In terms of software, the Nexus 7 looks to be a flagship tablet, much like Google's Nexus phone was. It will feature the new Android Jelly Bean operating system upgrade. Additionally, the tablet appears to be an attempt to unify the fragmented and somewhat nonexistent market for Android tablets. Up to this point, these tablets have not brought much competition, and by offering a much stronger tablet than other Android hardware manufacturers, Google is stepping up competition. If the hardware manufacturers such as Samsung or HTC do not create better tablets than the Nexus 7, they will cease to be relevant in the tablet market. By forcing this competition, Google is hoping to expand the Android operating system across tablet computers in much the same way that it is on smartphones.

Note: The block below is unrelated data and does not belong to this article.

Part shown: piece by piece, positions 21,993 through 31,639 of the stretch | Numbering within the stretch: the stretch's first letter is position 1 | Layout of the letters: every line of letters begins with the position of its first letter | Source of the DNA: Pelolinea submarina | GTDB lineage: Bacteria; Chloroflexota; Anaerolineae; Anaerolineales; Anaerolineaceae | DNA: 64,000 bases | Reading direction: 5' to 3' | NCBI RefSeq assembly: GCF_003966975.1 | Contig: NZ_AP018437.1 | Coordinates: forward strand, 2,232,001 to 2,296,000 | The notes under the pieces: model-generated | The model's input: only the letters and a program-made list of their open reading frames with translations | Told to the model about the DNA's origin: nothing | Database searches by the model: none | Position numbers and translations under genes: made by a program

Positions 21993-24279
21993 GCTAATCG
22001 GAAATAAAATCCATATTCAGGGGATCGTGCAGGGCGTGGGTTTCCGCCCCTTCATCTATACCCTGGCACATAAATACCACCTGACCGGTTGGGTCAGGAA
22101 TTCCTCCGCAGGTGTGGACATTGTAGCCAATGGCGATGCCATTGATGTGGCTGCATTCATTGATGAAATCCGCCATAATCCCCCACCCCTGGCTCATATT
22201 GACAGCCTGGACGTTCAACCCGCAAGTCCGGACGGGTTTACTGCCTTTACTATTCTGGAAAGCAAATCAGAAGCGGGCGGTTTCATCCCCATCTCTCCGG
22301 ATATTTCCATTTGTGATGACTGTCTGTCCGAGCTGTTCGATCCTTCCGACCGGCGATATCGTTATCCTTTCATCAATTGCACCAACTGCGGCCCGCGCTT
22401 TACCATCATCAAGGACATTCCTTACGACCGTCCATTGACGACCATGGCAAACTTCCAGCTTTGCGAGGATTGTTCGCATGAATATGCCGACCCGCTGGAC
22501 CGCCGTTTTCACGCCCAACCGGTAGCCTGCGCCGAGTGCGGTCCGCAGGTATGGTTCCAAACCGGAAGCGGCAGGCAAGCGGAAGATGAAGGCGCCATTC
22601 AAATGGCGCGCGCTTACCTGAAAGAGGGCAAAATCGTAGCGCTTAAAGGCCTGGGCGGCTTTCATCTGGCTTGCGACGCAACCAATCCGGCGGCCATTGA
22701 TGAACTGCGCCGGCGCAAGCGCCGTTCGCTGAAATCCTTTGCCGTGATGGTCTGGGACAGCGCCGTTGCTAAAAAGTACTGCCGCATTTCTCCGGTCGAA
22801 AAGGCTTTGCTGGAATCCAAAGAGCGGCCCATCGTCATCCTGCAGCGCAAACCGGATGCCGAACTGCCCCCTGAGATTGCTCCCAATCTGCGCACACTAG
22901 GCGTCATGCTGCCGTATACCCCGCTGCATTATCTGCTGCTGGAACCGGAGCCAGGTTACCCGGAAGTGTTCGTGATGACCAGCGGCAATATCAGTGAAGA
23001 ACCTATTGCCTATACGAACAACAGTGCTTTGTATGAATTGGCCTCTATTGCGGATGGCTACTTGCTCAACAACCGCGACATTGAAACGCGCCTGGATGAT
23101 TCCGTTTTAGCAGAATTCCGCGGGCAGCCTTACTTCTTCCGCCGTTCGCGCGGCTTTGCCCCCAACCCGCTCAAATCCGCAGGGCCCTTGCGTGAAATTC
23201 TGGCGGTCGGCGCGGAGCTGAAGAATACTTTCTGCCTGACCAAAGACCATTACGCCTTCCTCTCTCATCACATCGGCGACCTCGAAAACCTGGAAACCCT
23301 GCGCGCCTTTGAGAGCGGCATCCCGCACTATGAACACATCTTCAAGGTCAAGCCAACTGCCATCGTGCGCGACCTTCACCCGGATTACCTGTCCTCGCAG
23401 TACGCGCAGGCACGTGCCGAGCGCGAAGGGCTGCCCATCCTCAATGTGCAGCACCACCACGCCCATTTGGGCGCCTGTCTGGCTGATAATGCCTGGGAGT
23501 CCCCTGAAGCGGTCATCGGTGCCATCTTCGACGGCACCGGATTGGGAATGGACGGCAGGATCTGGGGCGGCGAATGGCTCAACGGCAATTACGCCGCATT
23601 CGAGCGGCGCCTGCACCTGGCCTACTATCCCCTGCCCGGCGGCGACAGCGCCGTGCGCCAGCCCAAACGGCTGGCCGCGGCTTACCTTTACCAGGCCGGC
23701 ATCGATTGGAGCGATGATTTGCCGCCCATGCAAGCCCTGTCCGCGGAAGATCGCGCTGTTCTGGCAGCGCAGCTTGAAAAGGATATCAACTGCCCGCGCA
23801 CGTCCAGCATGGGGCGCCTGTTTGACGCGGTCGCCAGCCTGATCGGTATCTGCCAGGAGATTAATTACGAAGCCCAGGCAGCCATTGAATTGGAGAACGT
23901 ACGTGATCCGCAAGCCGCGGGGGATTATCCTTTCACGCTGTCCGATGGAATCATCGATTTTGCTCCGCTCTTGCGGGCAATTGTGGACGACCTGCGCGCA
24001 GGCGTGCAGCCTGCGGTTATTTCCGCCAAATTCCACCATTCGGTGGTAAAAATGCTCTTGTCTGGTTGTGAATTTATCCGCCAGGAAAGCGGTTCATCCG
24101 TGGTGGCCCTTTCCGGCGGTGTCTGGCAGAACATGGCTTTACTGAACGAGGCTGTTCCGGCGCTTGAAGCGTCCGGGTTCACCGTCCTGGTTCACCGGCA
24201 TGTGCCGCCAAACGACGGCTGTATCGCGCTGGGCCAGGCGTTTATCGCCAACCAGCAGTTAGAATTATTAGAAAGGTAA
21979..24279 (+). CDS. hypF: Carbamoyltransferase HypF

Another welcomed development is the new Google Now search. Essentially, Google Now is a major addition to its mobile search feature and it will increase the inputs allowed in search, tailoring the results more specifically to include your location, calendar, contacts, and search history. There are many applications mentioned for this new search. One such application is that Google Now could tell users when their transportation will be coming, be that public transit or flight information, just based on their location and calendar. With mobile poised to overtake desktop computing, the strong increase in search features will put Google even further ahead of its search competition, most notably Microsoft's (MSFT) Bing search engine.